We haven’t lowered tariffs on food. We haven’t done many new trade deals, and certainly not one with the United States. Hardly any rules and regulations have been repealed, and if anyone thought it was going to help fix the NHS then the winter crisis will have disappointed them. Six years since we voted to leave, and two years after we finally severed our ties with the European Union, Brexit wins have been noticeable mainly by their absence. But hold on. We may finally have one – a partnership with the drugs developer BioNTech to pioneer cancer treatments.
The German company, best known for developing the Covid vaccine that was jabbed into most of our arms courtesy of its larger partner Pfizer, has announced a partnership with the UK to develop a new range of MRNA based cancer vaccines. It is cutting-edge technology, using vaccines to stop cancers returning, or to prevent them from spreading if they are detected early enough. Plenty of countries will be interested in time, but the UK looks to be getting there first. ‘The UK is a great partner for this endeavor,’ the BioNTech co-founder Professor Ozlem Tureci told BBC News: ‘We have seen in the Covid-19 pandemic with the fast approval of vaccines in the UK that the regulatory authority is exceptional. And then there is the genomic-analysis capabilities. The UK is one of the leading nations in that regard.’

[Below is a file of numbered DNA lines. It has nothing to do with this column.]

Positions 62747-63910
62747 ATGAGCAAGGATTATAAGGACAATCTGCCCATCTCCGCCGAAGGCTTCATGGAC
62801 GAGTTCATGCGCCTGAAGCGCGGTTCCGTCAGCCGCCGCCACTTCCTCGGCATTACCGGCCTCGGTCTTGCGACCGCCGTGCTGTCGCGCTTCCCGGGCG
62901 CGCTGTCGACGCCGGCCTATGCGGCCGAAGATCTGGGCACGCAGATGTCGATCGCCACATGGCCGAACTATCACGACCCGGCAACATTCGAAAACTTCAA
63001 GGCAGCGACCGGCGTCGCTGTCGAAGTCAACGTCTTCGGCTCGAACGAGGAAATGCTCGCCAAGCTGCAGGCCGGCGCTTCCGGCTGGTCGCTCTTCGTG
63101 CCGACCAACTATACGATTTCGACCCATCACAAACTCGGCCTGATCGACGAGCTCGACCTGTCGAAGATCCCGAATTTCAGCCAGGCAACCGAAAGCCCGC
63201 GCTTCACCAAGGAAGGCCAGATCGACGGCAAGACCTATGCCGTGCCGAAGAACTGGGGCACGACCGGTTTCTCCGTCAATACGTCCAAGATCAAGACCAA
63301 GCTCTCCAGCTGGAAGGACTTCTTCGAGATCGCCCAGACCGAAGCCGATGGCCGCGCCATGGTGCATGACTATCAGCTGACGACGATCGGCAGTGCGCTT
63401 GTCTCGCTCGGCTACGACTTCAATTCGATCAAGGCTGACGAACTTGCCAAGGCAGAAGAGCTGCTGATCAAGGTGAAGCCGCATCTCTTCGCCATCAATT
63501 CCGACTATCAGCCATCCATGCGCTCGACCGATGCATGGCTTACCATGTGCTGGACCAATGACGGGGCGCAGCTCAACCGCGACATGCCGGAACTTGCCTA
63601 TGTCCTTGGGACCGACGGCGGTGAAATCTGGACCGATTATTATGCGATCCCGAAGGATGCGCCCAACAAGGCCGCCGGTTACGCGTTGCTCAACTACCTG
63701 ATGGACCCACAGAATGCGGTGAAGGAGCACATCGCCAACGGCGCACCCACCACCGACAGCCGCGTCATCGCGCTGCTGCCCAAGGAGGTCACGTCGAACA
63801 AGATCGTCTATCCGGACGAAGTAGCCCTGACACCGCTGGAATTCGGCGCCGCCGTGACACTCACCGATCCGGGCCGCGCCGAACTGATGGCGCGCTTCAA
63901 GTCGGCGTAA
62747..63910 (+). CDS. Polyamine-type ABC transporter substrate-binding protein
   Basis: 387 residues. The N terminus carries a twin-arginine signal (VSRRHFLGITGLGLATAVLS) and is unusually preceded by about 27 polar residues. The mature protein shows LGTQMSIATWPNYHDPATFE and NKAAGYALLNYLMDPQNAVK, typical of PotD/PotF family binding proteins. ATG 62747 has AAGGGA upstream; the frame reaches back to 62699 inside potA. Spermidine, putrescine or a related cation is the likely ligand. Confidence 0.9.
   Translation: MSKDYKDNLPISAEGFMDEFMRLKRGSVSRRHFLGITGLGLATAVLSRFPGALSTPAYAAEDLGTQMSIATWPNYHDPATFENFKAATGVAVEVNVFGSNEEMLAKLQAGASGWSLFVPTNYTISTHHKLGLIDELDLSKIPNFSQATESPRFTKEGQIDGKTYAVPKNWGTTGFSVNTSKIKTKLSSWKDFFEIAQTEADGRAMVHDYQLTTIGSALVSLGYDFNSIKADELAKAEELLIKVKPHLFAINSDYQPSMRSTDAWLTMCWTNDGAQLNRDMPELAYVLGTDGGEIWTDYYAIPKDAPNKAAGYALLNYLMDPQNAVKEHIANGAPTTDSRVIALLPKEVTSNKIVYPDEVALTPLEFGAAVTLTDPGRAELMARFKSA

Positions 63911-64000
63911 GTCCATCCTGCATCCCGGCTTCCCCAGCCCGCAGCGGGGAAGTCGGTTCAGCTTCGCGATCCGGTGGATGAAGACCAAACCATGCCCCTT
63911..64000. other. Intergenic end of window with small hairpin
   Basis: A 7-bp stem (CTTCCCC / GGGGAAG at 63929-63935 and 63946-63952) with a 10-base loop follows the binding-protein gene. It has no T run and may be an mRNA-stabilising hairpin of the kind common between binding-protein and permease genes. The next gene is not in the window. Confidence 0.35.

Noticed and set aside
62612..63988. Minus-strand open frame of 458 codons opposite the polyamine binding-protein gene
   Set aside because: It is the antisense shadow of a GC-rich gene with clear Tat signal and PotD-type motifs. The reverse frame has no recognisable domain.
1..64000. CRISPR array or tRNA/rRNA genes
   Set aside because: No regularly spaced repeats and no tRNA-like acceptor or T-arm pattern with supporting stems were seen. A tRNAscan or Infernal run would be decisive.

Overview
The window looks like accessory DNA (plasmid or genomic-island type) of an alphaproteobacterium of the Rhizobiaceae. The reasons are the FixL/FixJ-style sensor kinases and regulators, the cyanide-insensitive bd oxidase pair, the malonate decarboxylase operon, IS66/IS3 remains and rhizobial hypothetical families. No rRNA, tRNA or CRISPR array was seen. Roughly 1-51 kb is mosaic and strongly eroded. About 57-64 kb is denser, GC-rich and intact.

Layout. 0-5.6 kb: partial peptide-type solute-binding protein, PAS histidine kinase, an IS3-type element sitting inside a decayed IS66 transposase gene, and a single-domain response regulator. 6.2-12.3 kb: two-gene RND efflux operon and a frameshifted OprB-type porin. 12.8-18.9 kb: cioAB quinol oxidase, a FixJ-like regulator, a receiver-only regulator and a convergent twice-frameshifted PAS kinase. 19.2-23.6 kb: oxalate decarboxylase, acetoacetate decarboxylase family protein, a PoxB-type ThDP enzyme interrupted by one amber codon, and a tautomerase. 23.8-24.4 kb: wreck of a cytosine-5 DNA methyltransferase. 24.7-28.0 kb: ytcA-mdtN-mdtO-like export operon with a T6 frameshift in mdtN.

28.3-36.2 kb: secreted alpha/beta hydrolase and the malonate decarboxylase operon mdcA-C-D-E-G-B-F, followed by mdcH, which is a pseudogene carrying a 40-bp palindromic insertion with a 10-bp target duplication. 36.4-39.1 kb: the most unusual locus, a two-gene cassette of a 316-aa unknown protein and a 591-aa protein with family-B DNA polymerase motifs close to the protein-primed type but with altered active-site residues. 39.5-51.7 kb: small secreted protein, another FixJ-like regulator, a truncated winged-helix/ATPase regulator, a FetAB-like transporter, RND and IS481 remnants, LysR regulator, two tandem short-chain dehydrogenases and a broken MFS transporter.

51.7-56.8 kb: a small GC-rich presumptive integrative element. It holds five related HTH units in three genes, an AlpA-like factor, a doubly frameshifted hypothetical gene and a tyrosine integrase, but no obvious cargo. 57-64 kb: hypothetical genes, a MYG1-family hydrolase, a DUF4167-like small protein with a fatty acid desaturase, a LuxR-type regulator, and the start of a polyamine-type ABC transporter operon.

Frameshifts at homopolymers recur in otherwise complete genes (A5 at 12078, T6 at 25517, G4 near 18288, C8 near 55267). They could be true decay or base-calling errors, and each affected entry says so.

The story is mainly interesting from a medical and scientific perspective, of course. Any breakthroughs in cancer treatment will eventually save millions of lives. And yet, it is also interesting from a political angle as well.